Finally, you can import Matplotlib using the following command:

import matplotlib.pyplot as plt

The above command imports the pyplot module of Matplotlib.

Dependence on NumPy

NumPy is a critical package for scientific computing in Python. Without NumPy, Matplotlib cannot plot data objects.

NumPy provides a numerical array by allowing mathematical operations on arrays. It facilitates the foundation of multiple scientific libraries and applications in Python.

These libraries manipulate data using NumPy arrays to build visualization libraries, machine learning, and deep learning, among other scientific packages.

Installation process

Installing Matplotlib is relatively easy, with the pip command executing the installation. However, you should be mindful of the version, as the library has evolved over several versions with varying functionalities.

The official documentation provides information on how to migrate to the latest version of Matplotlib, as well as an installation guide.


In conclusion, Matplotlib is an essential tool for data visualization, providing a vast range of visualization tools for data analysts. One of the most remarkable functionalities is the animation function that facilitates the creation of interactive visualizations.

With the correct installation of Matplotlib and its dependence on NumPy, analysts can create meaningful visualizations using the function while incorporating user input. The above guide is an excellent starting point in developing simple and interactive visualizations with Matplotlib in Python.

Creating Animation in Matplotlib

In the previous section, we discussed the concept and significance of animations in Matplotlib visualizations. In this section, we will explore the mechanics of creating animations using the FuncAnimation class in Matplotlib.to FuncAnimation Class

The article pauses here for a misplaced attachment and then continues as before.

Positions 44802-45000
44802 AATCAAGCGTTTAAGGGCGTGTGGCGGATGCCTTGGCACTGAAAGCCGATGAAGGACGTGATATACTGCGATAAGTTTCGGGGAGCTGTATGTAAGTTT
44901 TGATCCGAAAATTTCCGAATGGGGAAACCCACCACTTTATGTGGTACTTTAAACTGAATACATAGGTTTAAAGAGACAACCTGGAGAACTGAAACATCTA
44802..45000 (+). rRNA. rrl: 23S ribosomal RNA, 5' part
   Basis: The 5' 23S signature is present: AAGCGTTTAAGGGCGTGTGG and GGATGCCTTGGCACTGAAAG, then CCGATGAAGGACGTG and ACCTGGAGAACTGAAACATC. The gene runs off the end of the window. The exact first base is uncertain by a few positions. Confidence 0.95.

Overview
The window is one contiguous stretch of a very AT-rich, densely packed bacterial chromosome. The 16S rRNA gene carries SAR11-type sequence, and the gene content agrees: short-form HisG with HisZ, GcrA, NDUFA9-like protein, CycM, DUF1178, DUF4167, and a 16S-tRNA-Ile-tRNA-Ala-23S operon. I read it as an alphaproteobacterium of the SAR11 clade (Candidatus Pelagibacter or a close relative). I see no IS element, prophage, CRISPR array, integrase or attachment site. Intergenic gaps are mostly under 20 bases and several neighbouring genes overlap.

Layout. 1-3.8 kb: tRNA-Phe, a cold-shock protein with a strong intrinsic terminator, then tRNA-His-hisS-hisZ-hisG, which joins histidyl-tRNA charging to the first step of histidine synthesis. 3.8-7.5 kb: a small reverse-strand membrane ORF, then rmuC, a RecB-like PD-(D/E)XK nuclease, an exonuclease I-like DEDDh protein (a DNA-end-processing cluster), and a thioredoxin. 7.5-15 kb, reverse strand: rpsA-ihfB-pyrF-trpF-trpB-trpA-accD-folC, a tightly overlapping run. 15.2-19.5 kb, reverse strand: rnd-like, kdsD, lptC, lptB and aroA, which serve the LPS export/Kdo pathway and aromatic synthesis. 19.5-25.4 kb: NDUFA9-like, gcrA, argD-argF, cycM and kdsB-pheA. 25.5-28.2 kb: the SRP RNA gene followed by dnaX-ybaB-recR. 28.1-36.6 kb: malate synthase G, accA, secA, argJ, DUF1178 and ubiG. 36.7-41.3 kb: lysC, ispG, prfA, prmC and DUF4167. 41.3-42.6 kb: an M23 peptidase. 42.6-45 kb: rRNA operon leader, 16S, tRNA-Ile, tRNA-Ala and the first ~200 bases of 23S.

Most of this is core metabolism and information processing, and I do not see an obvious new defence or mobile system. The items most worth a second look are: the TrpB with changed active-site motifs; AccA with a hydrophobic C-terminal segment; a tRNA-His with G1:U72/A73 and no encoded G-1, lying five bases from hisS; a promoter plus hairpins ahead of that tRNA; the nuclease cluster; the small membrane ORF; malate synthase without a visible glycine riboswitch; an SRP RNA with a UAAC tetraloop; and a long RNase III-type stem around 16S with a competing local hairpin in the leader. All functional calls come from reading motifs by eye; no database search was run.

FuncAnimation is a class in Matplotlib’s animation module that renders a sequence of frames to create an animation.

It provides a simple interface to generate and customize animations by updating a function that defines the plot with each new frame. This class can be used to generate a sequence of frames that can be played or saved to create an animation.

Creating Figure and Axes Instance

To create an animation in Matplotlib, we first need to create a figure and axes instance. A Figure object represents a single figure window, which can contain one or more subplots.

The Axes object represents a single plot with an X and Y axis. We can create these instances using the following code:


import matplotlib.pyplot as plt

fig, ax = plt.subplots()


The ‘plt.subplots()’ function initializes a new figure and returns a tuple containing the created Figure object and a single Axes object.

Defining Animation Function and Using Frames Argument

Once we have created the figure and axes object, we can define the animation function. The animation function is called at each iteration of the animation loop and is responsible for updating the plot in each frame.